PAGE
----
The era of the ‘post-homosexualist’ isn’t upon us
Will Young - Times Online
Article available here
Last week I found myself in a London taxi heading home after a night out. The cabbie seemed rather perturbed and amused at the same time. “It’s funny, Will,” he said. “I wasn’t gonna pick you up ‘cos I was having a fag break, but I didn’t want to say this to you if you know what I mean?”
I was musing on this line when he then asked me where I was going. “Queenstown Road, please”. He let out a loud squawk of amusement “No . . . you’re having a laugh. You mean QUEENStown road; who else lives there? Elton John?”
I remembered this little incident after reading Matthew Parris’s article in The Times on Thursday. He used his column to out himself out as “posthomosexualist” and chronicled his boredom with any talk about gay rights – all the battles have been won, he wrote, what’s left to say? We’ve got the political changes we’ve wanted, so we gays should stop banging on about being gay.
I’m not so confident that we can afford to be so complacent. I’m not so sure that someone being gay is not an issue for other people; old fears still lurk. Were the taxi driver’s remarks, for example, a) a veiled bigoted response from someone reacting unfavourably to my sexuality? Or b) a good-hearted attempt at dealing with his own discomfort and awkwardness. Ever the optimist, I choose the latter.
And there is a lot to be optimistic about. Much of what Parris wrote I agree with. In the 40 years since the decriminalisation of homosexuality, the passing of gay rights on to the statute book has been a triumph. Gay couples have more security and equality thanks to civil partnerships, and gays are now treated with fairness before the eyes of the law. So as a gay man, I celebrate this and feel lucky to be alive in Britain in 2007.
But it is important to draw a distinction between legal change and the shift in attitudes. It is quicker to pass a law than achieve the necessary movement of public opinion – and attitudes still lag behind the law. So we can’t yet give ourselves a proverbial pat on the back.
The next stage is trickier. It’s how to make people understand that gays are utterly normal; it’s how to change outlooks so that it never crosses people’s minds that to be gay is to be so different or alien; or to stare if two men hold hands, or to do a double take if a man says “meet my husband”; it’s how to be able to be honest about yourself without people accusing you of “ramming your homosexuality down my throat”. Hop over to the Netherlands and sexuality is not such an issue; but here in Britain things are different. I am still often referred to as the “gay pop idol – Will Young” (very much in that order of importance); yet in other countries the gay word doesn’t come into it – someone’s sexuality is regarded rightly as a being an irrelevance or unnoteworthy.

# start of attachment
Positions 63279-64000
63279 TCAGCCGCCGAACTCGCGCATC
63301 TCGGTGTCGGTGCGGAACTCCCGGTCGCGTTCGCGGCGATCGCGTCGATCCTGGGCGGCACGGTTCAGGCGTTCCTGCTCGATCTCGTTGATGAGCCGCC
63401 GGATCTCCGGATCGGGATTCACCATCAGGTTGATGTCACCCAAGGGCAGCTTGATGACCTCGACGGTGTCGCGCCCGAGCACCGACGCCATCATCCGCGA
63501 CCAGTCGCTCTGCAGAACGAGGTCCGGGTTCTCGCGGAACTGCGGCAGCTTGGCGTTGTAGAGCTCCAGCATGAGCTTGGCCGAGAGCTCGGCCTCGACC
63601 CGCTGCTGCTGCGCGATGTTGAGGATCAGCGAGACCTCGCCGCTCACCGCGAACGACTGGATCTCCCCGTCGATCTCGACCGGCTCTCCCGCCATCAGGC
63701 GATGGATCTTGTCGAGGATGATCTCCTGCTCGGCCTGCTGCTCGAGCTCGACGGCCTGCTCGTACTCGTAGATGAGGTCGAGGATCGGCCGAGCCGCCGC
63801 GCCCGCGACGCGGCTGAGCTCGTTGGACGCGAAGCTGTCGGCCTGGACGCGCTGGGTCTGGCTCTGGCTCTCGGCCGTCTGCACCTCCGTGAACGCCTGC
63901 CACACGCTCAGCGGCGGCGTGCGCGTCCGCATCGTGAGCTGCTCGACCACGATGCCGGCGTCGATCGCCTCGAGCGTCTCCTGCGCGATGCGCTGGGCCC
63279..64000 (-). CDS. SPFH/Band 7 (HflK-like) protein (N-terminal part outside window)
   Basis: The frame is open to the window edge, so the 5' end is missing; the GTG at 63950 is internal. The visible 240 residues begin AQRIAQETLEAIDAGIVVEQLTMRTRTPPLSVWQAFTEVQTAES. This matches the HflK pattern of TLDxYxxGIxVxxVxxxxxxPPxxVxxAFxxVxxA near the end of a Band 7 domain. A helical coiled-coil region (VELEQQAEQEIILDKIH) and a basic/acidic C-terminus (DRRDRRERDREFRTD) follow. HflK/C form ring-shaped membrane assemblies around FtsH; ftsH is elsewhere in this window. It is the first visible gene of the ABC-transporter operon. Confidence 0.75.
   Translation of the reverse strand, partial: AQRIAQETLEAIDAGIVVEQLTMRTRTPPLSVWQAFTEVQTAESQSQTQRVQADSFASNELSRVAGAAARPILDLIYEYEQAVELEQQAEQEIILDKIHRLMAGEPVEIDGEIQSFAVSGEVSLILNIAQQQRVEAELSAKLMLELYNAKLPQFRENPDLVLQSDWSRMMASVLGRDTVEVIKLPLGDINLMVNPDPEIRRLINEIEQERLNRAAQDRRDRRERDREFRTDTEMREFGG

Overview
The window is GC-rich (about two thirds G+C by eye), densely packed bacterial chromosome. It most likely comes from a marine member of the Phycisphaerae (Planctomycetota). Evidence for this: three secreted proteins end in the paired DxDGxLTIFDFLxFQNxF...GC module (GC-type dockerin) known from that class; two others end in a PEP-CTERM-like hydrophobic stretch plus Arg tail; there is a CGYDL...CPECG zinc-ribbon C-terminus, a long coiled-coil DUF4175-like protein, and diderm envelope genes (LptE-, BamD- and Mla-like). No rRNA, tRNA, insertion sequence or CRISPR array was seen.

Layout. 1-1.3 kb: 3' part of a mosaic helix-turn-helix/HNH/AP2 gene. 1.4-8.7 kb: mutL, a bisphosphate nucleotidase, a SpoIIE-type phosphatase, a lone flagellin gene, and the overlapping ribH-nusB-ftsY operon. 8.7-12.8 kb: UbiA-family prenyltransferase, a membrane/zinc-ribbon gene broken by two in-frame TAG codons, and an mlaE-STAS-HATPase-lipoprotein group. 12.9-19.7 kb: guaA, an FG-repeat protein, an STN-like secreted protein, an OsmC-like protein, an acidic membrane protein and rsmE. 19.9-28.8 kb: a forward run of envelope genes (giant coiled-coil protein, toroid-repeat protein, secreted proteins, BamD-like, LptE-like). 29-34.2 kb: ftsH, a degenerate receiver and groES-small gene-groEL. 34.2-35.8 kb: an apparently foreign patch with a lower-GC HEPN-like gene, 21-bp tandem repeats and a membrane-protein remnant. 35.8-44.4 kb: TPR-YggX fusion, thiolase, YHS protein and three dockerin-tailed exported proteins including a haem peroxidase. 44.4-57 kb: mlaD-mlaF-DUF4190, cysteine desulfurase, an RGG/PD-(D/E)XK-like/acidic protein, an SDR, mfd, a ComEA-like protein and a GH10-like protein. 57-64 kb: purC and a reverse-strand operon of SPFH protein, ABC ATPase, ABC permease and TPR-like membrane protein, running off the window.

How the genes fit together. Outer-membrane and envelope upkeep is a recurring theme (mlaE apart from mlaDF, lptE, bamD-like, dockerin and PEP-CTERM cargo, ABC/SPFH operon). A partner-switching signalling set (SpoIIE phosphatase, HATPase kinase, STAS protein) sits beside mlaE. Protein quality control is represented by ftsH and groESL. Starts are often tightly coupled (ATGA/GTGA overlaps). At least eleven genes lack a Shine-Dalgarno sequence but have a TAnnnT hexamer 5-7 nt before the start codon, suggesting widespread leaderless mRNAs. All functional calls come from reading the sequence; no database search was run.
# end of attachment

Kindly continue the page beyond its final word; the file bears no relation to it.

When I made my decision to be open about my sexuality, the overwhelmingly positive response astounded me. But sadly you still read headlines in papers that say so and so “Admits to being gay” or “Confesses to being homosexual”, as if saying you prefer to sleep with men is an admission of some guilty, sordid shame. Coming out should just be a statement of fact – I have red hair, I drink tea, I sleep with the same sex.
So the next battle needs to be fought not in Parliament but in the arena of everyday life. For instance, where are the gay actors who get the leading roles in Hollywood blockbusters? Why are the studios so nervous about casting gay men in the big roles, or let them loose on playing straight characters? And, why do so many gay actors still feel a need to be discreet about their sexuality? It’s as if the curse of Rock Hudson still hangs heavily over the hills of Hollywood.
And where are the gay sportsmen, athletes and footballers – they must exist, surely you don’t believe that gay men can’t throw balls or have an innate fear of getting muddy? Or is the culture of locker room “backs-to-the-wall” homophobia still so rampant that gay men are frightened to make a stand?
The importance of seeing men who happen to be gay on your local cinema screen, or being able to cheer on a sportsman who happens to sleep with men isn’t trivial. It all helps to normalise the issue of homosexuality, to help to kill off the last remnants of homophobia.
Yes, Matthew Parris is right that homosexuality as an issue pales beside war, pestilence and famine. But still one musn’t underestimate the example that Britain can set to countries that are farther down the ladder of gay freedom, or not even on the first rung. By continuing to push the boundaries of social acceptance here in Britain, we help those who are fighting genuine oppression, intolerance and raw prejudice in countries from the Arab world to Zimbabwe.
But, alas, gay rights has fallen off the agenda, supplanted by such titanic issues as the need to curb public smoking. Perhaps I should have replied to my learned cabbie by saying “fag’s aren’t allowed anywhere these days!’.
Finally, I’ve decided to take the plunge. I’m coming out . . ., Matthew Parris, The Time, July 26, 2007
Wednesday, August 8, 2007
The era of the ‘post-homosexualist’ isn’t upon us